The Merchant of Venice
Review Date: 2.26.05
Now playing at the Nickelodeon and in other theaters in the area, Michael Radford's version of The Merchant of Venice has critics raving. For that reason, and many others, having to do with the disturbing nature of the story, the sheer length of the play and the inexorable machinery of its tragic plot, I didn't want to see it. So I'm writing this review for those of you who may have hesitations. It is an amazing, powerful, incredibly disturbing brilliant interpretation of Shakespeare's work. It's a play that has long puzzled audiences: is it anti-semitic or anti-anti-semitic? In high school, the speech we all memorized was "the quality of mercy," intoned in all seriousness as a lofty moral and oh so Christian aspiration; in college, it was Shylock's great speech about the human-"if you prick us, do we not bleed?" Lately, readers of the bard notice the abiding homoeroticism of the male friendships, nowhere more evident than in the relationship between Antonio and Bassanio. This production handles it all with perfect pitch.
Set in 16th century Venice, this is the story of a young man who has gambled away his fortunes and cooks up a scheme to restore his wealth by marrying a beautiful and rich lady. But he needs capital to pursue her-this is Bassanio. He is beloved of Antonio, an older merchant with means. But, since Antonio's capital is all invested in seafaring ventures, he lends Bassanio his name and his good reputation to borrow money. Meanwhile-and here the movie clearly departs from the play-the opening credits tell us not about this plot, but about the situation of Jews in early modern Europe, confined to ghettos even in the liberal multicultural proto-capitalist city of Venice, surviving by providing loan services to Christians, for whom "usury" is a sin. We see Shylock scorned then imposed upon for the loan. And I think you know the rest.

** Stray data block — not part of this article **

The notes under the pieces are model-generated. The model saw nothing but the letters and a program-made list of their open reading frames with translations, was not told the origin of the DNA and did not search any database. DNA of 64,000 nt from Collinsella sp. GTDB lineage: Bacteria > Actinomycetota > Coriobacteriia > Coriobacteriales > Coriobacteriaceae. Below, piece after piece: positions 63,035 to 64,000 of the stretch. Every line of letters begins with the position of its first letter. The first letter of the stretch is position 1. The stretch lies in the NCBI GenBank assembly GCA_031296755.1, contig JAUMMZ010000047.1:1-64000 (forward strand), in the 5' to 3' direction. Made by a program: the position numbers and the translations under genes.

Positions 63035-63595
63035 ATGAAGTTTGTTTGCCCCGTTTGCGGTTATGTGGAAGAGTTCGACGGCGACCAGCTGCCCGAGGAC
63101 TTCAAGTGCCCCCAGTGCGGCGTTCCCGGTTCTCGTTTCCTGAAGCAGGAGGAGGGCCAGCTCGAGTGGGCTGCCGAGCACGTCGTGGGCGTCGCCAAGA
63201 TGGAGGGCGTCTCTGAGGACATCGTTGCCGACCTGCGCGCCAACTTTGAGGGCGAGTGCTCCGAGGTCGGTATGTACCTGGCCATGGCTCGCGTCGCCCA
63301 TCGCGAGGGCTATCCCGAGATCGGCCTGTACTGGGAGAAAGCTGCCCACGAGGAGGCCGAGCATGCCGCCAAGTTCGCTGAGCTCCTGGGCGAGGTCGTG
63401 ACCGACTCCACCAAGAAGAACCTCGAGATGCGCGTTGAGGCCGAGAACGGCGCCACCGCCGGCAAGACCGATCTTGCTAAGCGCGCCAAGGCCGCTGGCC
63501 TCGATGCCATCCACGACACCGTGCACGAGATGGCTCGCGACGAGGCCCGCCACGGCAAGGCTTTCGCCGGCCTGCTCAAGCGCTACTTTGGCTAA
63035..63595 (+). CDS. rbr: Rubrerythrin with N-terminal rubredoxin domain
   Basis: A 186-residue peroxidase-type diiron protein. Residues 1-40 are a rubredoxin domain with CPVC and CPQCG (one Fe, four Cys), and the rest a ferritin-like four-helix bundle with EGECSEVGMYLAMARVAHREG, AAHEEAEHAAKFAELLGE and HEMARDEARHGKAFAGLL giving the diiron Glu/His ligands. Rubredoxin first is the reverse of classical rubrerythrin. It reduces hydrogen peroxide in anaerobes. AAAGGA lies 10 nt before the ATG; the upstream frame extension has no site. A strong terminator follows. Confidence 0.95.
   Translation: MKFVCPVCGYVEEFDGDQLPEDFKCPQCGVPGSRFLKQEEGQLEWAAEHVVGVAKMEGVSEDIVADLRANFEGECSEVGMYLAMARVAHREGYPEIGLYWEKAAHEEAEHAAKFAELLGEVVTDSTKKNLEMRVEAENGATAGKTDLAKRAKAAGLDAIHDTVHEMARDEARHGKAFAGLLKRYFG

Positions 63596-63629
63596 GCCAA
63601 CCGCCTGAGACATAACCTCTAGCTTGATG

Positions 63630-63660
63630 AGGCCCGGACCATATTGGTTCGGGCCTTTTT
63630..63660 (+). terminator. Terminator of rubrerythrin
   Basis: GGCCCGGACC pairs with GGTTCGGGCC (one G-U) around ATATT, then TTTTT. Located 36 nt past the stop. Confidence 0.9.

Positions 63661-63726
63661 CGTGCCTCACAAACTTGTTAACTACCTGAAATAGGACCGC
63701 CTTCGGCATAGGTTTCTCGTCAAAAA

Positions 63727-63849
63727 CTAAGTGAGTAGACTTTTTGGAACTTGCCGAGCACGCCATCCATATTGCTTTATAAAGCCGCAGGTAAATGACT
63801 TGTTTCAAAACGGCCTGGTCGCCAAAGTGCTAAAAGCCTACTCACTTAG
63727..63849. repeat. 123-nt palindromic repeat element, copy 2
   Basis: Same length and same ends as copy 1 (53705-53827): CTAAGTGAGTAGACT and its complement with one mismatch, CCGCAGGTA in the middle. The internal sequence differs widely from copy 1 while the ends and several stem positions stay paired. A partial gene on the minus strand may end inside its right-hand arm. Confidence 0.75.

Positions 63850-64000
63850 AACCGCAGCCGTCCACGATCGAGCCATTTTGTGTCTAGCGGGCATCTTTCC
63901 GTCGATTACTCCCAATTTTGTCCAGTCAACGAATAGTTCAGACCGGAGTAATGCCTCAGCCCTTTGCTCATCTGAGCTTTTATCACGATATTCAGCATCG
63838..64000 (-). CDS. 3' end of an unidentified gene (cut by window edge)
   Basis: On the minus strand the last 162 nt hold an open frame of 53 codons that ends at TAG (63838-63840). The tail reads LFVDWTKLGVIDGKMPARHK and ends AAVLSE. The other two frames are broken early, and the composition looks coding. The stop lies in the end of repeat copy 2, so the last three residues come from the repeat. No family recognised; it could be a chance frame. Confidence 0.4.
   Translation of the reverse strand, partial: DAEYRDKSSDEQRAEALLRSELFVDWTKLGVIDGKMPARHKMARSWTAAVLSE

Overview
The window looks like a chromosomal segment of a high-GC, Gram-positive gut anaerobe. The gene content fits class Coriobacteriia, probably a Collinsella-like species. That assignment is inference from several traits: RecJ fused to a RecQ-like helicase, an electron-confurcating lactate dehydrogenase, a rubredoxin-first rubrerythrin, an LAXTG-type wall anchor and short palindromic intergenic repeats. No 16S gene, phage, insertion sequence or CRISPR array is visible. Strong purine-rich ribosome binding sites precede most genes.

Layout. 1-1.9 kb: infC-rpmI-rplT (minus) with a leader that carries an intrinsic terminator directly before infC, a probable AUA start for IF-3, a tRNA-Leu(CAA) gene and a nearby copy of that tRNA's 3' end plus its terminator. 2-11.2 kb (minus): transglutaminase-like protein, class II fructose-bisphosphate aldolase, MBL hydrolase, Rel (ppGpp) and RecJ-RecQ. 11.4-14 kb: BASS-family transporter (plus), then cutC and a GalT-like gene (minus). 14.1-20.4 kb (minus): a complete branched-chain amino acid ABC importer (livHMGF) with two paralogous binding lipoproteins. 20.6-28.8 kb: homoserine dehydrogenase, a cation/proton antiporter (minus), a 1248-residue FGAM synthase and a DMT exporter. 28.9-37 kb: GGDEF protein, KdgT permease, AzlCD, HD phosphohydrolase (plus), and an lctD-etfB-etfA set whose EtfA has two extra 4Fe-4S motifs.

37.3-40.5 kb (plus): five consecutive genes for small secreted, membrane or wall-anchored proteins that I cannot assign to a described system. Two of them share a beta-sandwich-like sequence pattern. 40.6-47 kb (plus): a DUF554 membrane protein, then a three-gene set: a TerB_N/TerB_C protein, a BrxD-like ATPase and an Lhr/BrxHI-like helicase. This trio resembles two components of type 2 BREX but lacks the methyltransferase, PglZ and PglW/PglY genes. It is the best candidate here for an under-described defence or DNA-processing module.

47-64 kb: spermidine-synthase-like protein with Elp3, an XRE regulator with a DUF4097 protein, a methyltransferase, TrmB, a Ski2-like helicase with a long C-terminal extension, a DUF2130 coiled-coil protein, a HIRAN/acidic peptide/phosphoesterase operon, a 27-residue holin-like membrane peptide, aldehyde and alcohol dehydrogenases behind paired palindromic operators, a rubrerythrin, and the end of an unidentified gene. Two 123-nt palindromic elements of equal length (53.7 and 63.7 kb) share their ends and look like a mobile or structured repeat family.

The film's success does not entirely depend upon the absolutely stunning performances of its cast, but it certainly helps that Al Pacino (as Shylock) and Jeremy Irons (as Antonio) are the consummate and mature actors they are. Everything they do is powerful, huge, nuanced, and humming with dramatic tension. Joseph Fiennes does a great job with Bassanio, his weaker, less certain personality meshing beautifully with the relative spinelessness of the role; and Lynn Collins is surprisingly versatile, morphing from the witty, loquacious, quintessentially Shakespearean Portia to the young and cleverly devious lawyer Balthazar seamlessly and believably. I couldn't get over it when she switched back-was that the same woman?
I won't tell you how it ends, because it does something very interesting with Antonio, on the one hand, and Jessica, on the other, something permitted but not scripted by the play. The rest of the interpretation captures beautifully the ambiguity of the original combined with the decisiveness of the present: these Christians are hypocritical, smug, cruel, and money-grubbing; they are racist and sadistic. The mercy speech only serves to condemn them further, all the more so in that it issues forth from the mouth of a young and beautiful boy. Shylock carries on his back the full weight of a culture's scorn and-when that culture defeats him once again-he is crushed. But for a moment we see what it would mean to take a stand-and we are moved. His silent partner, his double, is Antonio, who insults him ceaselessly and yet whose love, the movie suggests, might also, were he to express it fully, make him a hated other too.
Finding one's way through the ambiguous ideological forest of the play would be achievement enough-Radford, of course, comes down decisively against Christian anti-semitism-but to have also portrayed the economic instrumentalization of women in a stridently homosocial world; to have drawn out the homoerotics of early modern friendship evident in the play; to have exposed the self-serving, strategic, and cynically Christian nature of the mercy speech; and to have paused on, yet not over-played, Shylock's reminder to the court-and to us-that the good Christian citizens of Venice were slaveholders who claimed their rights to other persons as property-these are the astonishing accomplishments of the film. Go see it.
Looking for trouble at the movies, for KUSP and the film gang, this is Carla Freccero.